Thursday, October 8, 2015

Writing Psychics Can Be Fun...But Also Really, Really Hard! Here's Why

Posted by: Angela Campbell
I’m not sure when my fascination with psychics began, but I think it probably ignited when I saw the movie Fear starring Ally Sheedy way back when I was in high school. I know. Anyone else probably would have credited Carrie, but not lame-o me. For me, it was Fear. Anyone else ever seen it? For some reason, I think it premiered on the USA network as a made-for-cable-TV movie, and I watched it on its premiere night. I don’t know, because according to IMDB, the movie released in 1990 and I can barely remember where I parked my car yesterday. I was a teenager who was raised on John Hughes movies, so I was all over watching anything with Ally Sheedy in it. Honestly, I probably didn’t even know what the movie was supposed to be about. Don’t judge. It happens. I'm also certain by watching this trailer on Youtube that it was cheesy and badly acted and I would laugh my head off if I watched it now, but hey. When I saw it, back in 1990, it had impact!

Basically Ally Sheedy plays a psychic who works with the police to catch killers. In this particular case, she's trying to help the police catch a serial killer they called Shadow Man, who it turns out (spoiler alert) is also psychic, and better at being psychic than good ole Ally. In fact, he used his psychic abilities to stalk and kill his victims without getting caught. So a thrilling game of cat and mouse began in which he taunted Ally and then targeted her, too, because of course. I haven’t seen the movie in…decades, but I remember it well because I thought, wow, what a plot twist that the killer is also psychic! It's psychic vs. psychic! Keep in mind this was 1990, back before that became a thing. At least, I’d never seen or read that plot before.

Needless to say the trope of psychics hunting bad guys stuck with me because, well, that’s what I write about these days. Whether you believe psychics exist in reality or not, you can’t deny what fun characters they make to read, and in my case, write. Personally, I like my psychics to be a little bit quirky. After all, imagine if you could see the future, talk to dead people, or move objects with your mind. I’m sure that would make me more than a little quirky, too. As fun as they are to write, I’ve also encountered some problems by making my characters psychic. Here are a couple of examples:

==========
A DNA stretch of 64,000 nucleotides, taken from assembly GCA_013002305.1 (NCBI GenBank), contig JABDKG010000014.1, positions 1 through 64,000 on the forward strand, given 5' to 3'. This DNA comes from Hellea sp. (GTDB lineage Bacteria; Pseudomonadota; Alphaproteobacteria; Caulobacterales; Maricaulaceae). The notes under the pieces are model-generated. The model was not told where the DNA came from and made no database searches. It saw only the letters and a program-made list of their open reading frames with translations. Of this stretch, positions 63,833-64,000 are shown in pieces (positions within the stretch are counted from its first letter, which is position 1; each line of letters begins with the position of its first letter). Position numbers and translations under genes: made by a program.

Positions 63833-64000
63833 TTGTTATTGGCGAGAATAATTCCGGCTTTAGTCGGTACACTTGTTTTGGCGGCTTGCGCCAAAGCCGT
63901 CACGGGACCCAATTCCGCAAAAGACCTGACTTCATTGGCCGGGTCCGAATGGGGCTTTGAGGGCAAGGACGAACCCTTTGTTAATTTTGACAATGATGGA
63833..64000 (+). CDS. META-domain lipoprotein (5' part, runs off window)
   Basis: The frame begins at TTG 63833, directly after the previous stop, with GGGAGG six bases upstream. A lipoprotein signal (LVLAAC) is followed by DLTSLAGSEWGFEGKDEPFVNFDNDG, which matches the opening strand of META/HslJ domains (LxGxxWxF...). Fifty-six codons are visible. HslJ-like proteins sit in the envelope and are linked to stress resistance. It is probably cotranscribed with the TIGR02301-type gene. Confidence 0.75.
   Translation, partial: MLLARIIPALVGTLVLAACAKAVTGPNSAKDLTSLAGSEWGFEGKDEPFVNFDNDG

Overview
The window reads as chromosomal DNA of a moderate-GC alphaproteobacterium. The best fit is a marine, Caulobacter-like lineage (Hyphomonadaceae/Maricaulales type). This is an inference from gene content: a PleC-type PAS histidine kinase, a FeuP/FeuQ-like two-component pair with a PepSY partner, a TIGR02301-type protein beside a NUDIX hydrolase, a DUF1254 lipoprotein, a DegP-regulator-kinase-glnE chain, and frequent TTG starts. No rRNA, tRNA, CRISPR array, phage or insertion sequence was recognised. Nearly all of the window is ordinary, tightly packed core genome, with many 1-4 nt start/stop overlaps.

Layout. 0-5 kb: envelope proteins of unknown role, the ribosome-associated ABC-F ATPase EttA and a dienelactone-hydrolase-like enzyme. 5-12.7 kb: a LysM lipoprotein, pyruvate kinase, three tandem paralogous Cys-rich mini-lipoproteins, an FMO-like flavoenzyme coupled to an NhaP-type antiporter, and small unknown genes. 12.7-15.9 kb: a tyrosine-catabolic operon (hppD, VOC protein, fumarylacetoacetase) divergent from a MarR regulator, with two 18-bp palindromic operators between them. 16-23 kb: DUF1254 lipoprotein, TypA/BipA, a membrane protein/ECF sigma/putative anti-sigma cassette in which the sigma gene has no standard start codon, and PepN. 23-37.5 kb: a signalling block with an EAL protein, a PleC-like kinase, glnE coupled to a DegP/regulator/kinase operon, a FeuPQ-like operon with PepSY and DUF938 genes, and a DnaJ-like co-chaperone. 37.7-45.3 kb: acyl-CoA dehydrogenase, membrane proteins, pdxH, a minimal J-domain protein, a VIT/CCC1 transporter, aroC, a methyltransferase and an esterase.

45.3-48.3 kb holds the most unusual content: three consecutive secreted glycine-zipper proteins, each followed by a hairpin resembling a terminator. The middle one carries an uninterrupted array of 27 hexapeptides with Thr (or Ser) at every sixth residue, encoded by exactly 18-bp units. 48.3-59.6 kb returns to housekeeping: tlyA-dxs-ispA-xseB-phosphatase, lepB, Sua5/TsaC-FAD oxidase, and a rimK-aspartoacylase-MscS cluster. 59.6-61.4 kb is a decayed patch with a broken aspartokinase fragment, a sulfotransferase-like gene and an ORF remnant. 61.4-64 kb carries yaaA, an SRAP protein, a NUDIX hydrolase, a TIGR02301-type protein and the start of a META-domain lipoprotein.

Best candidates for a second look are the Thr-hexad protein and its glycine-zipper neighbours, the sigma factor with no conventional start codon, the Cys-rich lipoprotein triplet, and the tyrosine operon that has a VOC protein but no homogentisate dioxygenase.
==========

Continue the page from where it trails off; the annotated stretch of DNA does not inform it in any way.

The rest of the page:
Problem: Hey! He can read minds so….wait a minute. Shouldn’t that instantly solve the mystery? D’oh!

Solution: The mind is an extremely complex bundle of shifting emotions and memories and awareness. I know! My hero doesn’t know what he’s doing and has flaws and stuff. Yeah, that’ll work.

Then I decided to write a series, with each book in it readable as a standalone and featuring a different hero and heroine.

Problem: This psychic hero really knows what he’s doing so….wait a minute. Shouldn’t that instantly solve any mystery? D’oh!

Solution: This is where my non-psychic characters come in. They’re smart, too. Smart enough to have learned how to defend themselves against the hero’s psychic mumbo-jumbo. Bingo. Now, I have some world-building happening. Yeah!

Anyway. Writing psychics is fun, but it can also be hard work. I mean, I'm still trying to fill in plot holes I've created in the fourth book in my psychic detectives series (yes, I'm still writing it), but I also just finished a novella — unrelated to my series, but still featuring a psychic hero — that I think is pretty good. Maybe. I dunno.

If I had psychic powers I would know if you would like it or not, but I don't, so I guess I'll just have to wait and see. Fingers crossed.

Angela Campbell is the author of the psychic detectives series from Harper Impulse. Learn more about her and her books at Looking for a psychic mystery that's great for this spooky time of year? Here's a recommendation (it's Book 2 in the series, but it can be read as a standalone):

Something wicked this way comes…

All homicide detective Dylan Collins wants is a few hours of pleasure to take his mind off of the case haunting him. A serial killer is stalking the streets of Charleston, SC – a killer who calls himself The Grim Reaper. When the woman he'd just spent the night with turns up and offers her services as a psychic consultant on the case, his ardor quickly cools. Last thing he needs is to get tangled up with a con artist.

It doesn't take long for Dylan to realize Alexandra King is the real deal – and the killer's next target. Dylan's protective instincts battle his reluctance to get too involved with a woman he isn't sure he can trust. As they get closer to finding the killer, they also grow closer to one another, but will Alexandra's secret agenda destroy their chance at happiness – if the killer doesn't strike first?

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